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SFIFF 2010 Reviews: Gainsbourg / Micmacs

By  · Published on May 3rd, 2010

Founded in 1957, the San Francisco International Film Festival is the longest-running film festival in the Americas. Held each spring for two weeks, the International is an extraordinary showcase of cinematic discovery and innovation in the country’s most beautiful city, featuring some 150 films and live events with more than 100 filmmakers in attendance and nearly two dozen awards presented for cinematic excellence. The Festival attracts an annual audience of more than 80,000. The San Francisco International Film Festival runs through May 6th.

We’ll be presenting capsule reviews for some of the movies currently playing while others will receive the standard review treatment.

Director: Joann Sfar
Country: France

French singer Serge Gainsbourg was a major personality throughout the sixties, but like the best pop culture stars he’s known for a lot more than just his music. The movie follows him from his childhood in 1940’s Nazi-occupied Paris to the waning years of his life in Jamaica, but the focus is on his memorable song-writing years that saw him move from piano-lounge player to pop star. He romanced women, had scandalous affairs, and channeled controversy at every opportunity.

Most biographical films stick to a fairly straightforward format, but Gainsbourg follows the model set forth by last year’s Bronson. Factual incidents are presented traditionally, but they also throw in major twists of the fantastic and surreal. Young Serge finds himself followed home by a giant head with four arms, and as an adult part of his personality is presented as a well-dressed, very thin man with a highly stylized head. The first half of the film is fantastic and manages to be a humorous and insightful look into the man’s world, but the second hour seems to lose focus as it jumps between points in Gainsbourg’s life without explanation or detail. Even so, Gainsbourg is probably the most entertaining biopic you’ll see this year. And thanks to Laetitia Casta as Brigitte Bardot, it’s definitely the sexiest.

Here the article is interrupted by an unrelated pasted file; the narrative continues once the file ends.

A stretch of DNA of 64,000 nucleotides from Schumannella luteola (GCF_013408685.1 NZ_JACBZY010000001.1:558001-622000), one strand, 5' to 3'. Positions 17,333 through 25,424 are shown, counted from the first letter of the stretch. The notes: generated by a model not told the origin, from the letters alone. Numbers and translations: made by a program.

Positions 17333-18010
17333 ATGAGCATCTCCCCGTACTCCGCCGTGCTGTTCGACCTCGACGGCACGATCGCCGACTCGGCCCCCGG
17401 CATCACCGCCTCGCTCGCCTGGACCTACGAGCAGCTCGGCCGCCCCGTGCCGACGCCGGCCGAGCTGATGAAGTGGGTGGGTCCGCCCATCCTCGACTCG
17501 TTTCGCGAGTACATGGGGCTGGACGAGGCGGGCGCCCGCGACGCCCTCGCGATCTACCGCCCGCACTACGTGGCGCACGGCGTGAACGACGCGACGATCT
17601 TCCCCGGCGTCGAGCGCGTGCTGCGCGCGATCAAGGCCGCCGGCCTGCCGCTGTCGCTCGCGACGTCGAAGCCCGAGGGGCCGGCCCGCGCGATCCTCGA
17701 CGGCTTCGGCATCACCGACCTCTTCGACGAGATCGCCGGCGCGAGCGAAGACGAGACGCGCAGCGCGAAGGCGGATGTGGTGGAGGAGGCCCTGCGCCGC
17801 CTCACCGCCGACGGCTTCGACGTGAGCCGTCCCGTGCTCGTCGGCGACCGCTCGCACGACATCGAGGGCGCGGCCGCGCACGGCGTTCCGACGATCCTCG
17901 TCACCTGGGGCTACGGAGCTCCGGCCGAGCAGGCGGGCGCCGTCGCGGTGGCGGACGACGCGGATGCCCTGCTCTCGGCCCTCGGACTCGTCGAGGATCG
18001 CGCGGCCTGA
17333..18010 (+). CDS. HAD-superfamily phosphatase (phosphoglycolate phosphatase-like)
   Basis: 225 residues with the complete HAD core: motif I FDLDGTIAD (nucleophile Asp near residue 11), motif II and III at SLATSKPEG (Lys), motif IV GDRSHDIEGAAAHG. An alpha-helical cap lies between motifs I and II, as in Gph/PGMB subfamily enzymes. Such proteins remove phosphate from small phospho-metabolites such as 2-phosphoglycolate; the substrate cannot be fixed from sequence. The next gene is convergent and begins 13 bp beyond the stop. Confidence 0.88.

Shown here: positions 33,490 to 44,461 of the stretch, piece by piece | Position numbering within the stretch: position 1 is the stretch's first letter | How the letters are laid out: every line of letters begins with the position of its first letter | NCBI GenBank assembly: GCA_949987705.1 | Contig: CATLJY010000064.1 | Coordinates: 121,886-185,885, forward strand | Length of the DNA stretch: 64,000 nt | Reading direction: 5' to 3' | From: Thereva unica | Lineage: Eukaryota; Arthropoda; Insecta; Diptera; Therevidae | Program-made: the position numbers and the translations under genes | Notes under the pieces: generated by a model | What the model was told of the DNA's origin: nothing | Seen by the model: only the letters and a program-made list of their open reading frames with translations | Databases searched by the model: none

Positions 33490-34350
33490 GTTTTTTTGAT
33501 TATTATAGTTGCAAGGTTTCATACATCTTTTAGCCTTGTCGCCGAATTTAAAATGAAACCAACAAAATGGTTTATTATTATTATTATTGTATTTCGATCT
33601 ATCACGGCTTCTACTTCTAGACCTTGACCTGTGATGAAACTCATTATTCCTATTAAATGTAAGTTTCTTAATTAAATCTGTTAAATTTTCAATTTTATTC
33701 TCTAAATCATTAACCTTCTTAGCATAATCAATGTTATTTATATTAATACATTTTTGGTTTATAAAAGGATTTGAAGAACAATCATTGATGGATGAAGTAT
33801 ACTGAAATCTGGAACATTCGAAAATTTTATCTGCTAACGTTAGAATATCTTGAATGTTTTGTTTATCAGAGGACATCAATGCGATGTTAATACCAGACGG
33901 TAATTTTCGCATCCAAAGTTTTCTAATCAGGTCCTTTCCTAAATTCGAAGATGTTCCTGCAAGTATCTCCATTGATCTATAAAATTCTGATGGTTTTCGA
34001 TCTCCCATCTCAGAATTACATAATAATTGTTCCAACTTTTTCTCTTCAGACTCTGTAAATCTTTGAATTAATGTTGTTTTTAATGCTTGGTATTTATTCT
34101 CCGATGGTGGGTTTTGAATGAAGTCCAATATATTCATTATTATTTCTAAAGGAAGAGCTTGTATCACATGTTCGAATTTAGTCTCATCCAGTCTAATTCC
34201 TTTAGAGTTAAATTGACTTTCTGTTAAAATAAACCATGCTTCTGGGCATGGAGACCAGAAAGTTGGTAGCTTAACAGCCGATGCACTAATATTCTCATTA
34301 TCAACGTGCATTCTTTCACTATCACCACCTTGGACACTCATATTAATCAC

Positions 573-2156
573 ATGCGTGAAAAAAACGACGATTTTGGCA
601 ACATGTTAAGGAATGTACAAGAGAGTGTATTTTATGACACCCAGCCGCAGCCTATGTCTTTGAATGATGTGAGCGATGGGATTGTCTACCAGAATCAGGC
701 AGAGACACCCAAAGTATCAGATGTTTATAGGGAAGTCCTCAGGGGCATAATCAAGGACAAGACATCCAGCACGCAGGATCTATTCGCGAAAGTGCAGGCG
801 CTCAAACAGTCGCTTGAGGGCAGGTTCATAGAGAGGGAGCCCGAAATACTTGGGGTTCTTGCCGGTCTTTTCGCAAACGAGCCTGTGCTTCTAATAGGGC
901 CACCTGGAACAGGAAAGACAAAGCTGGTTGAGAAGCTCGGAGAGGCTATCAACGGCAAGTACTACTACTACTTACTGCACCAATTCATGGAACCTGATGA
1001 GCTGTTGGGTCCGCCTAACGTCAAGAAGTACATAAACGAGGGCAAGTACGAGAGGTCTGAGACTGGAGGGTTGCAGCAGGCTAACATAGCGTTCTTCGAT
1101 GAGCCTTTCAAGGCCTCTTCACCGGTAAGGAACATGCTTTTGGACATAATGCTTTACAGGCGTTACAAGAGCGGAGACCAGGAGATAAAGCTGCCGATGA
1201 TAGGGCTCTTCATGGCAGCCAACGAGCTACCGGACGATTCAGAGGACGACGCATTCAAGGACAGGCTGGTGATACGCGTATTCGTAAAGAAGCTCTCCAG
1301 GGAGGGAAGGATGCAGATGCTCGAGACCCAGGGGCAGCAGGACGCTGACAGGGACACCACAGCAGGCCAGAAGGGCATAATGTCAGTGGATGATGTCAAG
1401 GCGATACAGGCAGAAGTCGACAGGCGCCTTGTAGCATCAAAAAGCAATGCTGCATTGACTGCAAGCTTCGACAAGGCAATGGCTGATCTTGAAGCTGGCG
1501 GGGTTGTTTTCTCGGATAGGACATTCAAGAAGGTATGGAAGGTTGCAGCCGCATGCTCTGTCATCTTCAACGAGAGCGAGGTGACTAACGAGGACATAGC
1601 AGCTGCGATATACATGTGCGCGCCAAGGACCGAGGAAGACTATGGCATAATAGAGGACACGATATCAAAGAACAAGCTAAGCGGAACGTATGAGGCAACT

Director: Jean-Pierre Jeunet
Country: France

Jeunet’s first film in almost six years is the story of Bazil (Danny Boon) and his quest to take down an evil corporate arms dealer. He loses his parents as a child to a forgotten landmine, and as an adult he’s shot in the head with a stray bullet. Jobless and homeless, he finds himself lost until an eccentric band of outcasts and oddballs takes him in as one of their own. He discovers a link between the two most catastrophic events in his life (the aforementioned corporate villains manufactured both the mine and the bullet) and sets out with his new friends to take revenge.

Jeunet is one of a handful of directors whose films can be readily identified as his from no more than a few seconds of footage. The world of Micmacs is as alive, elaborate, and beautifully constructed as the best of his work (Amelie, The City of Lost Children), and his myriad characters are quirky and entertaining. What’s missing from this film though is any semblance of heart. Bazil is neither endearing nor someone we can relate to, so we end up caring more about the contraptions and visuals then we do the people. The assorted supporting characters are equally lifeless and instead become memorable for their skills or quirks instead of for anything remotely humanizing. Still, any film from Jeunet is an event and well worth watching. Just don’t expect to give a hoot when it’s over.

Check out the official site for the San Francisco International Film Festival

for complete a schedule of showings and other special events. Click here to read more coverage of SFIFF.

Rob Hunter has been writing for Film School Rejects since before you were born, which is weird seeing as he's so damn young. He's our Chief Film Critic and Associate Editor and lists 'Broadcast News' as his favorite film of all time. Feel free to say hi if you see him on Twitter @FakeRobHunter.